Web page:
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Bengal clashes: Uneasy calm holds, spat between CM & governor worsens

The Trinamool Congress told the governor that the Raj Bhawan cannot become the office of the BJP. Photograph: (AFP)

WION Web Team New Delhi, Delhi, India Jul 05, 2017, 07.41 PM (IST)

An uneasy calm has descended over Bengal's North 24 Parganas district, which saw communal clashes on Monday and Tuesday. 

PTI reported a police officer as saying no untoward incident had been reported from Baduria -- where the clashes broke out -- but that the situation remained tense. 

The Centre has sent in paramilitary forces to keep the situation under control. 


But the spat between chief minister Mamata Banerjee and Gover KN Tripathi continues. 

The governor had called Banerjee on Tuesday after reports of the clashes -- which spread to other parts of the district from Baduria -- broke. 

Banerjee said she felt humiliated after the call, and accused the of governor acting like “a BJP block president” and “threatening” her.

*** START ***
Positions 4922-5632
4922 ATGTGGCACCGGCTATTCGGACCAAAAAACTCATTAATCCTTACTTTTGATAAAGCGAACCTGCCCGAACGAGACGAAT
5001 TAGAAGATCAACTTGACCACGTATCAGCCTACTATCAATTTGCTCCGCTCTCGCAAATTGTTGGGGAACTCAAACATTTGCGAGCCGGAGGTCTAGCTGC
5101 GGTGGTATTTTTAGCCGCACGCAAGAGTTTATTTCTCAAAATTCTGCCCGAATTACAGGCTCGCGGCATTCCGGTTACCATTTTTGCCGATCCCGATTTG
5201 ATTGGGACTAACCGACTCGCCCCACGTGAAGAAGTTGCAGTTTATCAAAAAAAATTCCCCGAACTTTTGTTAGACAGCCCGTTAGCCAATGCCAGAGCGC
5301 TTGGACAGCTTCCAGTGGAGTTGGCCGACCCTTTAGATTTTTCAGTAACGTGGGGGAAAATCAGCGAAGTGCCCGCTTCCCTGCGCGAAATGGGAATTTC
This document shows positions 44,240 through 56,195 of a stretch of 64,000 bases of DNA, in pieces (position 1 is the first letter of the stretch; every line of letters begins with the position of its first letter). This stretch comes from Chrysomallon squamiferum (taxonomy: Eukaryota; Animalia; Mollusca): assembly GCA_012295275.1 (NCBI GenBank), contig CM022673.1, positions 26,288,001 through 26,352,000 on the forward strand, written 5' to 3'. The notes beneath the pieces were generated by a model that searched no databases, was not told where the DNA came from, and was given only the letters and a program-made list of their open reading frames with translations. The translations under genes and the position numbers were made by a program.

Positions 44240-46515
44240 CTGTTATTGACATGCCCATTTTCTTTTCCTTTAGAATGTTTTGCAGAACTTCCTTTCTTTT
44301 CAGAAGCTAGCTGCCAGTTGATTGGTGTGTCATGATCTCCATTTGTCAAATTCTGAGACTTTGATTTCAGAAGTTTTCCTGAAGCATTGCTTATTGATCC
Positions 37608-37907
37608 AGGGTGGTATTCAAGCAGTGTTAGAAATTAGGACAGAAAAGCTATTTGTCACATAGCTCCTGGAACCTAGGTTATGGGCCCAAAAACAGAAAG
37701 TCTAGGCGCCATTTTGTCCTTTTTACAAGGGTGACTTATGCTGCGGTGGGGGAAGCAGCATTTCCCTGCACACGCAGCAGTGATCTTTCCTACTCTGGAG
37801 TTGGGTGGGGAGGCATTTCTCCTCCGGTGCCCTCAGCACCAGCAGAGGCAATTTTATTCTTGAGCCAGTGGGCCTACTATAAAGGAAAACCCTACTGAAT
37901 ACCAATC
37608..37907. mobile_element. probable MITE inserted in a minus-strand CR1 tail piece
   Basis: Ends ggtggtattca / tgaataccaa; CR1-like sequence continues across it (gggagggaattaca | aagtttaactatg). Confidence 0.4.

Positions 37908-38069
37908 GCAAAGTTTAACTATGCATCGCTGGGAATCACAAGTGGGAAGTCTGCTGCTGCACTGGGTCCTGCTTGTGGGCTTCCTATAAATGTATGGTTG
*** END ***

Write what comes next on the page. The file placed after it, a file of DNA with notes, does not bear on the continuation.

Tripathi replied that “the governor cannot remain a mute spectator of the affairs in the state”. 

On Wednesday, the governor released a statement saying: “Instead of making accusations against him, it is better for the chief minister and her colleagues to direct their attention to maintain peace and law and order in the state without making any distinction on the basis of caste, creed or community.” 

The release added: “It is wrong to say that Raj Bhawan has become the office of the BJP or the RSS.” 

That was in response to the Trinamool Congress saying the governor's office cannot be the office of the BJP.  

TMC secretary general Partha Chatterjee meanwhile said the governor had crossed his constitutional limits. 

To which Tripathi, in his statement, replied: “The governor has been apprised of the statement of Partha Chatterjee, honourable education minister, and regrets to say that this is an attempt to cover the lapses of the state government and divert attention from the main issue of law and order.” 

The statement added: “The governor is fully aware of his constitutional obligations and limitations and needs no lesson from anyone on this count.” 

The statement further said: “True that the chief minister has been democratically elected by the people, but it should not be forgotten that the governor is also appointed by the President on the recommendation of a democratically elected Union Government. In fact, the allegations of the chief minister amount to insulting and humiliating the governor and his office.” 

Earlier in the day the home ministry had asked for a report on the situation in the state. 

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